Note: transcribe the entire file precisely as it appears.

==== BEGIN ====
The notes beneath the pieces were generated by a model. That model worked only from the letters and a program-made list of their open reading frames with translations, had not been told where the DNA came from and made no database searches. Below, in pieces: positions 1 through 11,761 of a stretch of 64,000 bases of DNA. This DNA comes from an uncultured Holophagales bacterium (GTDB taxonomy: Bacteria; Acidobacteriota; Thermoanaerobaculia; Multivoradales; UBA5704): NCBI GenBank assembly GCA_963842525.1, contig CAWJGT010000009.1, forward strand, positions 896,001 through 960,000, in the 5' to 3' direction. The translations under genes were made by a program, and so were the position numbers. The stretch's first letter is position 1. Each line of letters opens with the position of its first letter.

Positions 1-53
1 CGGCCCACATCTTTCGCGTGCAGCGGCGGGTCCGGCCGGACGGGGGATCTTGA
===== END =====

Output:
The notes beneath the pieces were generated by a model. That model worked only from the letters and a program-made list of their open reading frames with translations, had not been told where the DNA came from and made no database searches. Below, in pieces: positions 1 through 11,761 of a stretch of 64,000 bases of DNA. This DNA comes from an uncultured Holophagales bacterium (GTDB taxonomy: Bacteria; Acidobacteriota; Thermoanaerobaculia; Multivoradales; UBA5704): NCBI GenBank assembly GCA_963842525.1, contig CAWJGT010000009.1, forward strand, positions 896,001 through 960,000, in the 5' to 3' direction. The translations under genes were made by a program, and so were the position numbers. The stretch's first letter is position 1. Each line of letters opens with the position of its first letter.

Positions 1-53
1 CGGCCCACATCTTTCGCGTGCAGCGGCGGGTCCGGCCGGACGGGGGATCTTGA